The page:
According to the CDC, cervical cancer was once “the leading cause of cancer death for women in the United States.” Fortunately, 40 years of medical advances have significantly decreased the number of cases and given us much more effective treatments. It remains, however, a serious cancer. Prevention and early detection are key to reducing your risk.
January is Cervical Health Awareness Month, designated by the United States Congress to raise awareness for cervical cancer. According to the National Cervical Cancer Coalition (NCCC), the disease still affects more than 13,000 women annually and can often be prevented with proper vaccination and screenings.
Cervical cancer occurs when healthy cells mutate in the cervix, the lower area of the uterus which connects to the vagina. Symptoms may include vaginal bleeding and pelvic pain.
Most forms of cervical cancer are caused by strains of human papillomavirus (HPV), a sexually transmitted infection (STI). HPV can also cause cancers of the vulva and vagina, the penis in men, and the back of the throat and anus. While there are screenings available for cervical cancer, the other types of cancer that HPV contributes to are often not detected until the disease presents symptoms.
The National Foundation for Infectious Diseases (NFID) reports that more than 90% of all cancers caused by HPV can be prevented with the HPV vaccination. More specifically, the CDC notes that up to 93% of cervical cancers can be prevented through both HPV vaccination and screenings.
The NFID recommends clinicians take the evidence-based approach of recommending the HPV vaccine for preteens aged 11 to 12. This is the optimal age for the strongest immune response, but men and women up to the age of 45 can still get the vaccine. Preteens up to age 15 require only two doses, but anyone 15 or older will need a full three-dose series.
The vaccine works by producing antibodies which will bind to the virus should they ever encounter it in the future. This effectively prevents HPV from infecting cells within the body, significantly reducing the risk of cervical cancer and other cancers caused by HPV.
HPV is the most common STI, affecting 79 million Americans in their late teens and early 20s. Oftentimes, the virus goes away on its own and doesn’t cause any adverse health issues. It may also never present any symptoms, though it can still spread from one person to another through sexual activity even when someone is asymptomatic. In addition to cervical cancer, HPV can also lead to genital warts. While it’s typically not dangerous in itself, its potential to cause cancer over time (coupled with its prevalence) makes HPV a condition that calls for prevention.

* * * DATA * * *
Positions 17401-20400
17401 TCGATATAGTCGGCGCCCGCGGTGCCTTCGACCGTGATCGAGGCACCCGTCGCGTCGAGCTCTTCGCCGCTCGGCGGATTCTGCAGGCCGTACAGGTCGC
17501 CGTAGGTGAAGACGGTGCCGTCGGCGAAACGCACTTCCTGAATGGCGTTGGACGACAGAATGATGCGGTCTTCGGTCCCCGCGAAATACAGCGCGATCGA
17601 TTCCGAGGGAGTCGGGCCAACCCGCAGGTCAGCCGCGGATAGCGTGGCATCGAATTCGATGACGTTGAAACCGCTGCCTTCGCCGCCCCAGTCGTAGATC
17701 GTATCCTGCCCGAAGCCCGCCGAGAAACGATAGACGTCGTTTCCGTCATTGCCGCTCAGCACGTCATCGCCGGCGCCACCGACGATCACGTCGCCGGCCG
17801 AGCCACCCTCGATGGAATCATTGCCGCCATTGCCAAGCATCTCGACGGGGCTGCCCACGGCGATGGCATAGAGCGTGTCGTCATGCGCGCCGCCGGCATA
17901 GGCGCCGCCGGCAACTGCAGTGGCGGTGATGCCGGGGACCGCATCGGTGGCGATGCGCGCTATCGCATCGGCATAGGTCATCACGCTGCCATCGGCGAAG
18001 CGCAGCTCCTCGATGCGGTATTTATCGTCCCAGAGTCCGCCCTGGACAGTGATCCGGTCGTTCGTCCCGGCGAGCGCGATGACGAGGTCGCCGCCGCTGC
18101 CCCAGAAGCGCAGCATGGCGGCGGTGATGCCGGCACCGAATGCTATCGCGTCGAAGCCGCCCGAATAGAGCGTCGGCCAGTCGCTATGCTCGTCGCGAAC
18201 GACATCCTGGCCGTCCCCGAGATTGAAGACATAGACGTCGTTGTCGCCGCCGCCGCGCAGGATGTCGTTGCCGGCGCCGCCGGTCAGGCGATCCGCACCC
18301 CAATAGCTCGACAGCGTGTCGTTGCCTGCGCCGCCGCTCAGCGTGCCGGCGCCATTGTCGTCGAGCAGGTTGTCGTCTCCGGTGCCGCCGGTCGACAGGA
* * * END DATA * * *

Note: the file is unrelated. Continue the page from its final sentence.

The Papanicolaou (Pap) test is another important tool that aids in cervical cancer prevention. This screening can be completed right in your primary care physician’s office. It tests for abnormal cells which could develop into cervical cancer. Early detection of both pre-cancerous cells and cervical cancer lead to a greater chance of a cure. That’s why most doctors advise pap tests for women at a minimum of three-year intervals starting at the age of 21.
Your doctor can also give you an HPV test, which screens for the presence of HPV. Your doctor can discuss with you factors such as age and health history to determine whether the HPV test, pap test, or both are recommended for you. They may also review with you risk factors for cervical cancer, which can include smoking and having other STIs.
Although there are powerful strategies in place to almost completely prevent cervical cancer, many women aren’t leveraging them to their fullest potential. As of 2012, 10% of women reported that they hadn’t been screened for cervical cancer within the previous five years.
Additionally, the NFID found that only half of adolescent boys and girls had received the HPV vaccine as of 2017, leaving a large population vulnerable to HPV and the cancers it could cause in the future. The vaccine is simple to receive and can be administered during the same appointment when other vaccines are given.
During Cervical Health Awareness Month, organizations such as the NCCC spread the word about cervical cancer and the strategies available to prevent it. If you’re a parent of an adolescent child, now is a good time to talk to their doctor about the HPV vaccination. Or, if you’re a woman over the age of 21, you can schedule a pap test if you haven’t had one within the past three years. You can also discuss your individual risk and whether or not you should consider additional testing, such as the HPV test.
If you’re due for a pap test, would like to discuss the HPV vaccine, or want to know more about HPV and cervical cancer, turn to the doctors at United Physician Group Family Medicine. Offering targeted health care for patients of all ages, this team offers preventive care to help you and your family members stay healthy. Schedule your exam or appointment at a location near you today.